SMB + Mirage + Etendard = could be called SAMBA (for Brazil !), SIMBA (for Kenya obviously) or SIMBAD. The latter would be fine: mirages, mystery and Simbad are related through desert, Middle East...

As for the supersonic Etendard, since it would borrow Mirage "mices" and afterburner
...
ET-endard
mi-RAGE
= ETRANGE (= strange - fine with mystery and mirage !)

So now we have Mystere, Mirage, Etendard, Simbad and Etrange...

ROTFL.
 
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overscan (PaulMM)

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So, the Etendard IV was procured as an attack aircraft to replace its existing piston-engined attack aircraft. France had just got Sea Venoms for the fighter role and weren't looking for a new fighter until a few years later in 1962.

For the attack mission, the afterburner is dead weight.

So I guess what you are saying is could the Etendard have been a fighter which would mean no need to buy the F-8. Possibly, but it might need a better engine than an Atar.
 
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Archibald

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As shown in Suez the Aeronavale was split between Corsairs and Sea Venoms. The reason why the Corsairs lasted until the Crusaders relates to the Aquilons being mostly land-based. The reason ? It was a matter of ill-suited carriers...

As far as the Aquilons went
-Arromanches: 220 m deck, long enough but too slow at 24 kt.
-Lafayette: too short a deck at 190 m while fast enough, 30 kt.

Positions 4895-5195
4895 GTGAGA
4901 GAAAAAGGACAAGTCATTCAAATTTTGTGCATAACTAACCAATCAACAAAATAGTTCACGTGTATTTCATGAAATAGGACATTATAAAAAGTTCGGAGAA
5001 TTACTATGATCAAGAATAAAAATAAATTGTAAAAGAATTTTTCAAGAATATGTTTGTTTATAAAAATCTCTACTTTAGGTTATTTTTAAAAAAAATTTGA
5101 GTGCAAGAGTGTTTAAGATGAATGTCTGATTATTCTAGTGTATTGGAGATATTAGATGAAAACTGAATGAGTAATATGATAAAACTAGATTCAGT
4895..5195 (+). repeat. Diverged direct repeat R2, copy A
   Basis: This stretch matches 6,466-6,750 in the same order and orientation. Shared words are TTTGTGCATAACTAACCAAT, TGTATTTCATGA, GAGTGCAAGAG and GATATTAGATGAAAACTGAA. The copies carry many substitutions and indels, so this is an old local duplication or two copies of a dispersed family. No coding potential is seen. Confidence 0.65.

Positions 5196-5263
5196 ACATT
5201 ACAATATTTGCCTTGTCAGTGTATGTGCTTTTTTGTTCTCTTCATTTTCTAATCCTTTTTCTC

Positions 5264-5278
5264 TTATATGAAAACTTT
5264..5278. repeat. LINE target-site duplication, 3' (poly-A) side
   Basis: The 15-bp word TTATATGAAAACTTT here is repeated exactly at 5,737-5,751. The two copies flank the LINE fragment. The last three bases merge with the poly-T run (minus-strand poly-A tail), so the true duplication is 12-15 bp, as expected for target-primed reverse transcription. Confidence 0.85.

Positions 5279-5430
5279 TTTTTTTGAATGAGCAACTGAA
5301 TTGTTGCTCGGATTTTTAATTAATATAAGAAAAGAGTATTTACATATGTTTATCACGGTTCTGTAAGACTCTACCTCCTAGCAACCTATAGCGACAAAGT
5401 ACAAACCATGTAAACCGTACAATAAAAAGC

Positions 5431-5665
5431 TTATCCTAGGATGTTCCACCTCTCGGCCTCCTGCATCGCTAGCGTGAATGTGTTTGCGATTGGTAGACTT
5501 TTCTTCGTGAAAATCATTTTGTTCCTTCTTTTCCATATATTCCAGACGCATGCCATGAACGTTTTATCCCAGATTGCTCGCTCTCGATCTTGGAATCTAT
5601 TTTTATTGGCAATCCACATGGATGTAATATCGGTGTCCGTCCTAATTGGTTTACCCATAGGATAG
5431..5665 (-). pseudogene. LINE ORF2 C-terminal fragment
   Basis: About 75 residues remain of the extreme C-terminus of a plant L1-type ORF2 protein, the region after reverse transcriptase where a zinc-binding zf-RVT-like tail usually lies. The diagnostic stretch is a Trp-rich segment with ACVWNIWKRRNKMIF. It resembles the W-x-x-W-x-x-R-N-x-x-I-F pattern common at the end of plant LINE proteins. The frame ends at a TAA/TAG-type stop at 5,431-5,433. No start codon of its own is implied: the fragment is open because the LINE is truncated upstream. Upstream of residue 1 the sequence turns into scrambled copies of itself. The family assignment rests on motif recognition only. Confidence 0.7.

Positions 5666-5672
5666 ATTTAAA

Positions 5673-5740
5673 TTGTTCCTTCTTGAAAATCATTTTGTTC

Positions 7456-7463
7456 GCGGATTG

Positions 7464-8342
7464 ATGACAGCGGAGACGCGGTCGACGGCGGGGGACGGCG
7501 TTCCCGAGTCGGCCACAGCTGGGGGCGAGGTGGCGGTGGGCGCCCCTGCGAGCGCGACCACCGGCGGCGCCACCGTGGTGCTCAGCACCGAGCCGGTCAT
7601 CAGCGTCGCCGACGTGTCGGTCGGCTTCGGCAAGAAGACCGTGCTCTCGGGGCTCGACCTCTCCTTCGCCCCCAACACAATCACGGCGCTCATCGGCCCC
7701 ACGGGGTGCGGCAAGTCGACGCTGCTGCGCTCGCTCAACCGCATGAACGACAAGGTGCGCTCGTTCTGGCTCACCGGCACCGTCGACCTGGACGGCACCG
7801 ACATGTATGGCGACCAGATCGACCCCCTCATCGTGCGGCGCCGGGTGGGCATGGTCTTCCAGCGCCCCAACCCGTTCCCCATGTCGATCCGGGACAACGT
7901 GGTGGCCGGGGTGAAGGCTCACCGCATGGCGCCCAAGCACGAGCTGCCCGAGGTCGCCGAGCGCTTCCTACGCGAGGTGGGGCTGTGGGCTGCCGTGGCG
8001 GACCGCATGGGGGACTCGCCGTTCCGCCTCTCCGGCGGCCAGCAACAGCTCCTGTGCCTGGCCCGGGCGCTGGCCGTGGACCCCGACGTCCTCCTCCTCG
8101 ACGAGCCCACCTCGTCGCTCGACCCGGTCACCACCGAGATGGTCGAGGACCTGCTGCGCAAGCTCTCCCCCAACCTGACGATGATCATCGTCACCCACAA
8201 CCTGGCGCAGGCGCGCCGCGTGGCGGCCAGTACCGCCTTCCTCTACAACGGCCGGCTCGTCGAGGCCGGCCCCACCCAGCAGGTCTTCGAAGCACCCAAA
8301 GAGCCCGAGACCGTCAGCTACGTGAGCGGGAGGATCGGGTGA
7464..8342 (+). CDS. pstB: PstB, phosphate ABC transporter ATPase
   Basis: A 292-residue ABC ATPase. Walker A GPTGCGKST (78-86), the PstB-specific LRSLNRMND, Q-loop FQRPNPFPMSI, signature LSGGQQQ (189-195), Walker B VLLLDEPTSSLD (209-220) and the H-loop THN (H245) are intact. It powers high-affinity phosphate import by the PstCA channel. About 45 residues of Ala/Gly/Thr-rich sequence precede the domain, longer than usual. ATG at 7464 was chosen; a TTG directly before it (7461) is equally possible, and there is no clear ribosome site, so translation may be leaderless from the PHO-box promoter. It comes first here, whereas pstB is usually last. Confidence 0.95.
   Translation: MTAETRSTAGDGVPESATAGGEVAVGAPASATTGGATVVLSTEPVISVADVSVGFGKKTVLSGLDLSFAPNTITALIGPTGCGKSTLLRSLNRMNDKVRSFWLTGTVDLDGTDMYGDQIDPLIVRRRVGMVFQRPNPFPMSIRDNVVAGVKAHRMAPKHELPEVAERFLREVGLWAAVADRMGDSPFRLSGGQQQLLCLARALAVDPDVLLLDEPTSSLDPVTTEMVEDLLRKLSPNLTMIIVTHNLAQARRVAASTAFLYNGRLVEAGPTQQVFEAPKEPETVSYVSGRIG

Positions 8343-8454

Basically: too often the Aquilons found themselves on a De Mayo / Skyhawk / Falklands situation: they could not operate out of Arromanches or Lafayette safely or efficiently... the Corsairs had no such issues but were utterly obsoletes. Except perhaps over Algeria, no opposition in the air...
 

overscan (PaulMM)

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Thats' several generations on - the weight penalty is smaller, much less important (as other areas are improved), plus it meant off-the-shelf engine commonality rather than a specific non-afterburning engine.

In late 50s with the Atar I would say its a different balance.
 

galgot

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I don't know if that match the exact time frame, but I think the rational for using the delta MIII airframe for the MIIIE and for the even more dedicated to attack M5 was that they were supposed to be able to cope with hi supersonic opposing fighters (anyway that is certainly the case for the israeli demands for the M5, that it would have to be fast enough to be used as a fighter too, which it did).
Can imagine a MIII fuselage with ATAR9 matted with a Etendard/Super-Mystère wing platform. would certainly look good.
But I don't think it would reach M2.0 . Seems to me that Etendard/SMB2 wing platform was good for hi-subsonic/lo-supersonic speed but not higher.
So it would have made a truly dedicated lo supersonic attack aircraft, when they already had the speedier M5 for sale (and the Jaguar after buying Breguet).
that wing platform was clearly saved by the French navy need (-> Etendard/SuE) cause it was good for lower speed landing needed on carriers.
Funny thing is they came back to the sweep wing to address landing performance of the III after all the research with Mirage Gs, that became the F-1 (where they wisely placed the wing hi on fuselage). But thinner and higher performance sweep wing than that old Etendard wing of course.
 
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Archibald

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Yep. A Super Etendard with F1 wings, afterburner and air intakes... still with its low wing and high tail perched on the tail.